• Pay to each employee an amount equal to any delay in providing paychecks (e.g. base pay due on Friday and not paid until Monday will result in each affected employee receiving eight (8) additional hours pay).

 

  • Under certain circumstances, pay a 35 percent penalty for a delay in making a complete payment of base pay to an individual (e.g. 32 hours paid while 40 hours worked).

 

  • Payment to employees of an additional day’s vacation in each instance when payment for a full work week of vacation is not paid on the last work day prior to that vacation.

 

We also obtained the following improvements:

 

  • Expedited grievance committee and arbitration language when the employer is late paying dues.            

 

  • A requirement that employees who are “dumped” into a location that the employer is losing and who then face job loss are instead returned by the Employer to their previous position with full seniority.            

 

  • Unpaid personal leave of up to 60 days for employees with three or more years of service so that they can deal with personal issues or emergencies.

 

Union rights were also strengthened in this Agreement as follows:

 

  • The Union will now be able to meet with each new employee for 30 minutes on paid time at the job site to help educate the employee about the Union, Collective Bargaining Agreement and Benefit Funds, and so that we can keep track of supplemental workers.

 

  • The Union Grievance Committee must now meet on a monthly basis and ensure

grievances are dealt with quickly. 

 

  • The list of all other Union markets was updated to ensure that the Employer must operate on a Union basis on each.  

 

 

 

 

 

 

 

 

Management Proposals Rejected

 

                        In addition to rejecting the BOLR’s proposals to have members contribute 20 percent of the cost of health care and to freeze of our pension benefits, we also rejected all of management’s substantive proposals including:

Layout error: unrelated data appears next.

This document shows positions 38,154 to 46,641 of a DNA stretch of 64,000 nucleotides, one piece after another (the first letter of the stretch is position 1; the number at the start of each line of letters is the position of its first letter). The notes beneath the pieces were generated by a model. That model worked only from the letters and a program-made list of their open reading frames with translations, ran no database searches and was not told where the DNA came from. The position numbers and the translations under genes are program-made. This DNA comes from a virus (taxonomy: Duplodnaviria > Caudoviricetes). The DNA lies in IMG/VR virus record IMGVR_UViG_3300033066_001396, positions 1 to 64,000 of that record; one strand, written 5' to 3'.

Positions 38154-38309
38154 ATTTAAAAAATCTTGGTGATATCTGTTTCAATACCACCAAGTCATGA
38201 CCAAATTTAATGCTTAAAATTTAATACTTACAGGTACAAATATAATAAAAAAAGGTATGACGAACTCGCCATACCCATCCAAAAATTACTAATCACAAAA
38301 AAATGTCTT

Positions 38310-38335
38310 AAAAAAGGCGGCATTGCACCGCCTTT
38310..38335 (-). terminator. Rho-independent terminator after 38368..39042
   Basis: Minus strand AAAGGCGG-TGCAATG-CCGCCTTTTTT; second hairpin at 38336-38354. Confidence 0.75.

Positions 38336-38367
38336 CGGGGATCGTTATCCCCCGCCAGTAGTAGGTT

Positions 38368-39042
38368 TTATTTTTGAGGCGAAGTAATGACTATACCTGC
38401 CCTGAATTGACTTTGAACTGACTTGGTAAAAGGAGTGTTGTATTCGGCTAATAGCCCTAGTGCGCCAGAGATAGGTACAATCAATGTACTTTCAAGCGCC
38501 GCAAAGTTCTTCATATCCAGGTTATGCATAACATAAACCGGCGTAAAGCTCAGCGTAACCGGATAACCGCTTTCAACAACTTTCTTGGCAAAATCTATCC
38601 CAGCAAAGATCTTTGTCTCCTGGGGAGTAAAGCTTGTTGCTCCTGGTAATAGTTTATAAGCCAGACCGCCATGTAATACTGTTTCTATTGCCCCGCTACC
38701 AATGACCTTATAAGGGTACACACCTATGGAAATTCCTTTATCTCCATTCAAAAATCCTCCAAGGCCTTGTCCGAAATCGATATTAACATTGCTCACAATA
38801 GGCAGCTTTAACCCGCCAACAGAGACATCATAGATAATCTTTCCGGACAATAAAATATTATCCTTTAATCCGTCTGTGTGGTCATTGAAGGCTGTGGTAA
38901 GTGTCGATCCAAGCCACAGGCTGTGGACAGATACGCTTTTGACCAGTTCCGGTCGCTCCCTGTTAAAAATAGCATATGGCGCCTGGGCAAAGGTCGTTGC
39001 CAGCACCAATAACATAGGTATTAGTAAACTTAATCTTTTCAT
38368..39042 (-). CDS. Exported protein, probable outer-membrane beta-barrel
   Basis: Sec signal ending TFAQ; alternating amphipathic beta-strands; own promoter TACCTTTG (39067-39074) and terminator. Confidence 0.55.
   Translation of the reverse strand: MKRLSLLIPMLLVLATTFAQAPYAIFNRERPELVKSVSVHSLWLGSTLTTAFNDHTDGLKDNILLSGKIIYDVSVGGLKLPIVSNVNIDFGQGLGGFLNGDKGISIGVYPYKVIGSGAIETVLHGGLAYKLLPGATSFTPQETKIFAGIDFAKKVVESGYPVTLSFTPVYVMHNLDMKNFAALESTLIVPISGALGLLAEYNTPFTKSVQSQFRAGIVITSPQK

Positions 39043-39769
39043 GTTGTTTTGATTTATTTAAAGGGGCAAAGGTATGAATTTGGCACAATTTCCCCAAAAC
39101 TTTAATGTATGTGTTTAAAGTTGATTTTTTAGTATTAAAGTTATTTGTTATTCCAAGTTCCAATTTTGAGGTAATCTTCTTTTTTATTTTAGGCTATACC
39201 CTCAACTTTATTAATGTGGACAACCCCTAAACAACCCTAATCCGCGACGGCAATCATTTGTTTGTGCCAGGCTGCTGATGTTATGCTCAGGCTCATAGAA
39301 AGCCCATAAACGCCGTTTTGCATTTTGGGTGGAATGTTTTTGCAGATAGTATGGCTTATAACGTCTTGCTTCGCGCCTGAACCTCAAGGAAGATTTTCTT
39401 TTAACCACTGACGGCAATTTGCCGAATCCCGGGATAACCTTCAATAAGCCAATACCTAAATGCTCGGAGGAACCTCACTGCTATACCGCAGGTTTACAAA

• allowing for quicker termination of members during contractor transition.

 

  • eliminating holidays for employees on leave.                    

 

  • restricting the use of personal days to one per month.

 

  • eliminating rug shampooing as a premium duty.

 

  • allowing termination of employees on the sixth occurrence of absence during 12 months.

 

  • allowing easier terminations with discipline to remain in employees’ file for two years and progressive discipline for unrelated offenses.

 

reducing the number of drug and alcohol rehabilitations from two to one (the Union did agree to allow employees returning from rehabilitation to be tested four times monthly to help ensure that tests are negative and that employees stay clean.)

 

WE WON!

  • Strongest wage gains in the history of our bargaining.
  • Protected our legal benefits for all workers & health benefits for full time workers. Employers will pay the full cost and our full time members will pay zero monthly premiums.
  • More than 16 improvements to our contract language, several of which will finally hold employers accountable for violating the Agreement and not paying members properly.
  • Contract language on Immigration and contract language to protect against sexual harassment, and advance Union rights in the workplace.

 

Highlights of our new contract are provided below:.

Economics

 

  1. Wages. Wages for all employees will increase as follows:

 

 

2/1/2020

1/1/2021

1/1/2022

1/1/2023

WILMINGTON

$13.10  

($0.60)

$13.75 

($0.65)

$14.35  

($0.60)

$15.00

($0.65)

TOTAL   $2.50 per hour increase will raise the hourly rate from $10.50 to $15.00

 

 

2/1/2020

1/1/2021

1/1/2022

1/1/2023

NEW CASTLE

$12.75  

($0.65)

$13.40 

($0.65)

$14.10  

($0.70)